USM Open Source History Text: The World at War: World History 1914-1945Main MenuIntroduction: A Mural as WindowOn Diego Rivera's Detroit IndustryThe World Around 1914, Part I: the Journey of Young GandhiThe World Around 1914, Part II: The Era of Nationalism and Imperialism (1848-1914)The First World WarThe Long Russian Revolution (1917 – 1929)The Decline of the West? Europe from 1919 – 1929A New Middle East: The Rise of the Middle East State SystemChina Between Qing Collapse and WWIILatin America Between Boom and Bust (1911-1929)Africa Under Colonial Rule: Politics and Race from 1914‐1939The United States from The First World War to the Great DepressionThe Great DepressionThree Varieties of Radicalism in the 1930s: Nazi Germany, Stalinist Russia, and Imperial JapanThree Responses to Modernity: Ho Chi Minh, Ibn Saud, and Getulio VargasThe Second World WarSeth Rogoff5f001fc099cd635507b143be056702764af6929c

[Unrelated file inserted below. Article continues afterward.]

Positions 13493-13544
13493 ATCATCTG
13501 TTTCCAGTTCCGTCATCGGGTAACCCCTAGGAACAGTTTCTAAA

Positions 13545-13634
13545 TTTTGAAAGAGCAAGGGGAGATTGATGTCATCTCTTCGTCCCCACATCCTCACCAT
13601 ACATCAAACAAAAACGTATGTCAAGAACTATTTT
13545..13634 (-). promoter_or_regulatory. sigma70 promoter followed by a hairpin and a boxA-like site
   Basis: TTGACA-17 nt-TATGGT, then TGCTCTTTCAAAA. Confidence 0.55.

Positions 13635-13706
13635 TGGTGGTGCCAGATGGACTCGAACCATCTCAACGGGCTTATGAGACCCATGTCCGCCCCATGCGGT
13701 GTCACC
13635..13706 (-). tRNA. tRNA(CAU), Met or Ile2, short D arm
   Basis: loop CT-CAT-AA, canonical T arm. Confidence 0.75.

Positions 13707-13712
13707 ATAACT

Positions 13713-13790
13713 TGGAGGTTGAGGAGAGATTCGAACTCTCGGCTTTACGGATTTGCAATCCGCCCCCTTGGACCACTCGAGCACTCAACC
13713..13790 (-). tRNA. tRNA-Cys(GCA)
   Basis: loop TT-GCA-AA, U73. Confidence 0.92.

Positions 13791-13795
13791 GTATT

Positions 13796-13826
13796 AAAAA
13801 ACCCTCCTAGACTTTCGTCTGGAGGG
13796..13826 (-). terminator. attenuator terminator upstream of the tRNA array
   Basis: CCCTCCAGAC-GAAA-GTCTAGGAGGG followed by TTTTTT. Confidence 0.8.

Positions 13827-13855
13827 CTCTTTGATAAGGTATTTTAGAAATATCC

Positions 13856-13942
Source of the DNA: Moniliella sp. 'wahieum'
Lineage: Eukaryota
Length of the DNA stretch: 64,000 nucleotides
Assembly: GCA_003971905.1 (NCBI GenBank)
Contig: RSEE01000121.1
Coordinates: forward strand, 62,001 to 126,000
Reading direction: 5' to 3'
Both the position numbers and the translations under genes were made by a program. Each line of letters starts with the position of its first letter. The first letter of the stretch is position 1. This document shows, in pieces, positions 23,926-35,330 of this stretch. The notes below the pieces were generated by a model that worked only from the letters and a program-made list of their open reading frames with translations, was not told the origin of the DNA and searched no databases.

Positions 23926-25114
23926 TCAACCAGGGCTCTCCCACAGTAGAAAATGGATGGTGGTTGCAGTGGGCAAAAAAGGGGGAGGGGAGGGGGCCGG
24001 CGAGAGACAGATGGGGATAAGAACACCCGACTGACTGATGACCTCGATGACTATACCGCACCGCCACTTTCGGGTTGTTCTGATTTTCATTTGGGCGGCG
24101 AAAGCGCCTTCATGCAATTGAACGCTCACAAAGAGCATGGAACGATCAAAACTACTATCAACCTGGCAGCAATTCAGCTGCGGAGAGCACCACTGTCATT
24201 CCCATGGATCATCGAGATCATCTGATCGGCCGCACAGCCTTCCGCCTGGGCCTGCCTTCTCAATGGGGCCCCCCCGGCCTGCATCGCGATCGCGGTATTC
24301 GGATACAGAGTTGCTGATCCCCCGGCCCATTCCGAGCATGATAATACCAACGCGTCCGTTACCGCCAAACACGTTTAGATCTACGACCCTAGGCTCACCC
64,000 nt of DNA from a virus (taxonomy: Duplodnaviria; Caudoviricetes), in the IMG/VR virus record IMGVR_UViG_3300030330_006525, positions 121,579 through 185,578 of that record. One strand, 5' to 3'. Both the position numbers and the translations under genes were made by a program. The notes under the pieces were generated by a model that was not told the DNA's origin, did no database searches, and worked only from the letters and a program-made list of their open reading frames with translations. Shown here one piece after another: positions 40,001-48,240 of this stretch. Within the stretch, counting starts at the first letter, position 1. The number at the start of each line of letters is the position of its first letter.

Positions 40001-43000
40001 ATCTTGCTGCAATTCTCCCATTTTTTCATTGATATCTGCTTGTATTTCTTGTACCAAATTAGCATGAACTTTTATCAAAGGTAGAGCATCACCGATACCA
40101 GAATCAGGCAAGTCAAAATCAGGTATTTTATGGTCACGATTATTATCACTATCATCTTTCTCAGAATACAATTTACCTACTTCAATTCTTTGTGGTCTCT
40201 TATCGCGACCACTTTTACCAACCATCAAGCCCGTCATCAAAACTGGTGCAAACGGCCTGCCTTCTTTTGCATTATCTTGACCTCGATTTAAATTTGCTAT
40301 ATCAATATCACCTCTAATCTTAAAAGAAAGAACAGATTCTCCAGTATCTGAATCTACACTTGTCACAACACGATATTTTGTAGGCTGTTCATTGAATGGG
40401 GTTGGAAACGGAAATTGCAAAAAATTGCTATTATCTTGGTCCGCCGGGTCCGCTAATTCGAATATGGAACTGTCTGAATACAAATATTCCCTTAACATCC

12017-06-23T21:59:36-07:00The Odd State of Trans-Jordan4plain2020-11-12T07:50:36-08:00The creation of Transjordan, today’s Jordan, seems now like an accident of history. Following the suppression of the Arab Revolt under the leadership of Faysal and the British T.E. Lawrence (of Arabia), another Hashemite leader and brother of Faysal, Amir ‘Abdullah, marched north from Mecca to fight the French in Syria. The prospect of another war in the region prompted the British to intervene. The British called a conference in Cairo, and in 1921 decided to split the mandate territory of Palestine into two parts. The eastern part of the area, to the east of the Jordan River, would be called Trans-Jordan and would be given to Amir ‘Abdullah in return for his cessation of military action. The small caravan stop at which his forces had come to a halt, Amman, would become his capital. Though Trans-Jordan would remain under British control until after WWII, the foundation was set for independence under Hashemite leadership. Amazingly, Hashemite kings have ruled the tiny, poor nation from its inception in 1946 until today—with massive Western backing. In terms of its founding as an independent territory separate from the rest of the Palestinian mandate zone, it is significant that the British closed Trans-Jordan to Jewish immigration, a movement that was dramatically increasing in the 1920s and 1930s as instability and violence against Jews spread in Europe.